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COVID-19: Three further community infections recorded in Hai Duong

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A further three community cases of the novel coronavirus (COVID-19) were confirmed on February 23 morning in Hai Duong, Vietnam’s biggest coronavirus hotbed, raising the national count of local transmissions to 1,496.

COVID-19: Three further community infections recorded in Hai Duong

Measurement of body temperature is necessary to prevent the pandemic

All of the new infections are F1 contacts related to previously confirmed patients in the outbreak of Kim Lien commune, Kim Thanh district, Hai Duong province where one of the first two cases in the nation’s ongoing COVID-19 outbreak was found late last month, when the virus recurred in the nation after almost two months.

Since then, the virus have spread to 13 cities and provinces, with 803 local infections confirmed, including Hai Duong reporting the highest number of locally-transmitted cases at 620, trailed by its neighbor Quang Ninh at 60.

One day earlier, the northern port city of Hai Phong also recorded three new domestic infections. In the face of the complicated developments of the COVID-19 pandemic in the city, the Chairman of Hai Phong City People’s Committee, Head of the provincial Steering Committee for COVID-19 Prevention and Control has decided to carry out a score of urgent measures to swiftly contain the disease.

The Hai Phong City People’s Committee has agreed to put three locations related to positive COVID-19 cases in lockdown and in medical quarantine to slow the spread of the virus among the community.

Meanwhile the northern province of Hai Duong is poised to increase the testing capacity to 80,000 samples per day by mobilizing the maximum force to become involved in taking samples in order to meet this capacity and work out a plan to conduct the sampling based on three groups: high-risk, risked and low-risk.

Regarding the fresh outbreak in Hai Duong province’s Kim Thanh district, the local health sector will step up contact tracing, zone off affected areas, and conduct COVID-19 testing as quickly as possible with test results announced within the same day.

Kim Thanh district will also take samples of all employees working in enterprises in the area, while strictly complying with safe regulations regarding pandemic control set out by the Ministry of Health.

The national infection tally has gone up to 2,395 so far, including 1,496 local infections, 899 imported cases, and 1,717 recoveries.

VOV

Source: https://vietnamnet.vn/en/society/covid-19-three-further-community-infections-recorded-in-hai-duong-714766.html

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Prolonged pandemic issues cloud recovery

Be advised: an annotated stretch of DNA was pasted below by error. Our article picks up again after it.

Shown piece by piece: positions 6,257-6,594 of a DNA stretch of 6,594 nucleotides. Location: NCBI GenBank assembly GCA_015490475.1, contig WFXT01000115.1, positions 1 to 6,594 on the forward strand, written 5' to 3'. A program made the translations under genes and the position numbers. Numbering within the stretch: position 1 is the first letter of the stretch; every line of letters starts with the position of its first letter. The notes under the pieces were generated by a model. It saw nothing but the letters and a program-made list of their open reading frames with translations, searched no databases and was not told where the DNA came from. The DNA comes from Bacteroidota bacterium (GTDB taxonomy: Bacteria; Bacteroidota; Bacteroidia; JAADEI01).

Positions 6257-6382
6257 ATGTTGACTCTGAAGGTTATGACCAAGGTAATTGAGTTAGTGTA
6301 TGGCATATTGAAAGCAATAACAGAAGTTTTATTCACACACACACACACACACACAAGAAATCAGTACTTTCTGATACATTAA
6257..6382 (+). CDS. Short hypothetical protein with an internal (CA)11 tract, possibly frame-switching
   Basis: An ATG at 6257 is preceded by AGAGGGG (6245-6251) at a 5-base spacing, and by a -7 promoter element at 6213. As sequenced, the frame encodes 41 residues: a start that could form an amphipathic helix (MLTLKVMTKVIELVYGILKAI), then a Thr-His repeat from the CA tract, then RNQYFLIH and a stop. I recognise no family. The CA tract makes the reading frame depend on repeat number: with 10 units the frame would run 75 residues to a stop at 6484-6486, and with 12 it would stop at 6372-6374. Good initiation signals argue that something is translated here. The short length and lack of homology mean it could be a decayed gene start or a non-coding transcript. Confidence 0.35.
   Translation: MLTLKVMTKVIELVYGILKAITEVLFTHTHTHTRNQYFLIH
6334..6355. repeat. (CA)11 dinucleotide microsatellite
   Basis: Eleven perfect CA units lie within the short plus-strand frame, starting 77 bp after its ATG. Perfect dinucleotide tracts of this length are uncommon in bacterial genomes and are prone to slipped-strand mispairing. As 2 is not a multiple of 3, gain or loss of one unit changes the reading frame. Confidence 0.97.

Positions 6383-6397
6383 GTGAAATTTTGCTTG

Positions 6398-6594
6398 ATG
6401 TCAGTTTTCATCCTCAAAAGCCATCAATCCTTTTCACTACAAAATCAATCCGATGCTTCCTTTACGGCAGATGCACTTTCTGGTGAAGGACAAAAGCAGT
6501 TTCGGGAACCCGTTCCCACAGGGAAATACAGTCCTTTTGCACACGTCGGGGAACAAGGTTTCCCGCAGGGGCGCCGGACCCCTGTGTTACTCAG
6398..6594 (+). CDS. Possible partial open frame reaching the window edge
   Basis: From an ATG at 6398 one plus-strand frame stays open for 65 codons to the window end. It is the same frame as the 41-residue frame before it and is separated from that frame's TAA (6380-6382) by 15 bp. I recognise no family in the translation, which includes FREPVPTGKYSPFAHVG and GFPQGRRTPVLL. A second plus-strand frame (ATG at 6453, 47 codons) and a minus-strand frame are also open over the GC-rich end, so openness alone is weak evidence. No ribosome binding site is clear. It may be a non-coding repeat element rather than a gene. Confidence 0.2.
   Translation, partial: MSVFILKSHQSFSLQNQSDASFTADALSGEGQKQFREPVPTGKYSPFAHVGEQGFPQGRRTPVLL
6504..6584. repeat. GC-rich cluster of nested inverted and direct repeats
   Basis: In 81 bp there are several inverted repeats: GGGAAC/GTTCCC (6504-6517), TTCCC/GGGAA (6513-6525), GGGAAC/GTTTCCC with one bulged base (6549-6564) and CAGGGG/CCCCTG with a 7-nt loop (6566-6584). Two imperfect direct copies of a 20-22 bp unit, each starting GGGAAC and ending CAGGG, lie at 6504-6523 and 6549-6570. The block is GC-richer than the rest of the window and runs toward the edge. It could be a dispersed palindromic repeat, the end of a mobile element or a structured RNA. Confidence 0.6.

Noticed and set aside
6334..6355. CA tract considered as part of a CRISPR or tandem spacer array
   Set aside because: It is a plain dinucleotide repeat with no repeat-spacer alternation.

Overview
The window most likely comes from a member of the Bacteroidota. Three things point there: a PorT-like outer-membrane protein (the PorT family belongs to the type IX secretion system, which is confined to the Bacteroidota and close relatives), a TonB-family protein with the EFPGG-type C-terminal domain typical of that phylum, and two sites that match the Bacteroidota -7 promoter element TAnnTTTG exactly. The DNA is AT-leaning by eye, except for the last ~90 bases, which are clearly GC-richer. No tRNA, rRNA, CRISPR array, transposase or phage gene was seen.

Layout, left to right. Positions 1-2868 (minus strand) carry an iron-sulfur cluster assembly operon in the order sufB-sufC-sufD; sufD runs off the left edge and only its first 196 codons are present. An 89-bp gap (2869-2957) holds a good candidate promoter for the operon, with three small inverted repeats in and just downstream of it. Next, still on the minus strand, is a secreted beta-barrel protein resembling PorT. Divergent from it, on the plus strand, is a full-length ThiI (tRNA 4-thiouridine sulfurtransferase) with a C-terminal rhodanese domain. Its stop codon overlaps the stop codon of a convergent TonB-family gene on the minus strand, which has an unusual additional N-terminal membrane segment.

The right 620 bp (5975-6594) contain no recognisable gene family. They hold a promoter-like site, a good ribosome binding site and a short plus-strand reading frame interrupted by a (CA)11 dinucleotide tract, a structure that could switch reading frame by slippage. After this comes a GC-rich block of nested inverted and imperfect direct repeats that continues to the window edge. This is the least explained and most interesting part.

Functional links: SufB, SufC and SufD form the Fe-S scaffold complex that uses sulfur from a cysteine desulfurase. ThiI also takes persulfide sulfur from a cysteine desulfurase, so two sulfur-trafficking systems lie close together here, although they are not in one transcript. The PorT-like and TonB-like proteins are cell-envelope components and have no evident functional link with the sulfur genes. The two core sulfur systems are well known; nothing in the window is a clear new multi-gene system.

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Following the new coronavirus outbreaks in a number of localities, Vietnam’s economy could face yet another difficult phase in the early days of the new lunar year as production and services are hindered in several sectors.

 Nevertheless, economists expect the impact to be less severe compared to the previous year.

Dinh Quang Hinh, analyst at VNDIRECT Securities JSC, noted that the local economy’s recovery “will slow down”, especially in the next two months. According to Hinh, the tourism industry may still be the most affected by the new COVID-19 wave.

Reports from travel and airline businesses showed that many travellers cancelled flights and hotel reservations, and postponed their plans. In addition, the blockade in some localities such as Hai Duong Province and the closure of a number of non-essential services in other cities and provinces may reduce the growth rate of several service sub-sectors, especially accommodation, catering, tourism, and entertainment.

Prolonged pandemic issues cloud recovery
At a cocentrated quarantine area. Photo: VNA

Unfeasible policies 

Facing the serious impact of COVID-19 on the economy, Assoc. Prof. Dr. Pham The Anh, chief economist of the Institute for Economic and Policy Research (VEPR), said that the country could not pursue macro policies in the same way other countries would do, for example through large-scale monetary easing, due to limited financial resources after years of deficits, coupled with constraints to inflation and exchange rate targets.

Vietnam was one of the few countries in the world with positive economic growth in 2020. But this year, according to Anh’s observation, “the policy space is no longer wide” to support economic growth and social security.

Last year, the State Bank of Vietnam lowered interest rates three times and supported commercial banks with a VND250-trillion package ($10.87 billion), which is still being deployed. In addition, pandemic prevention and social backup subsidies to ease the impacts of the crisis are also putting great pressure on the budget balance.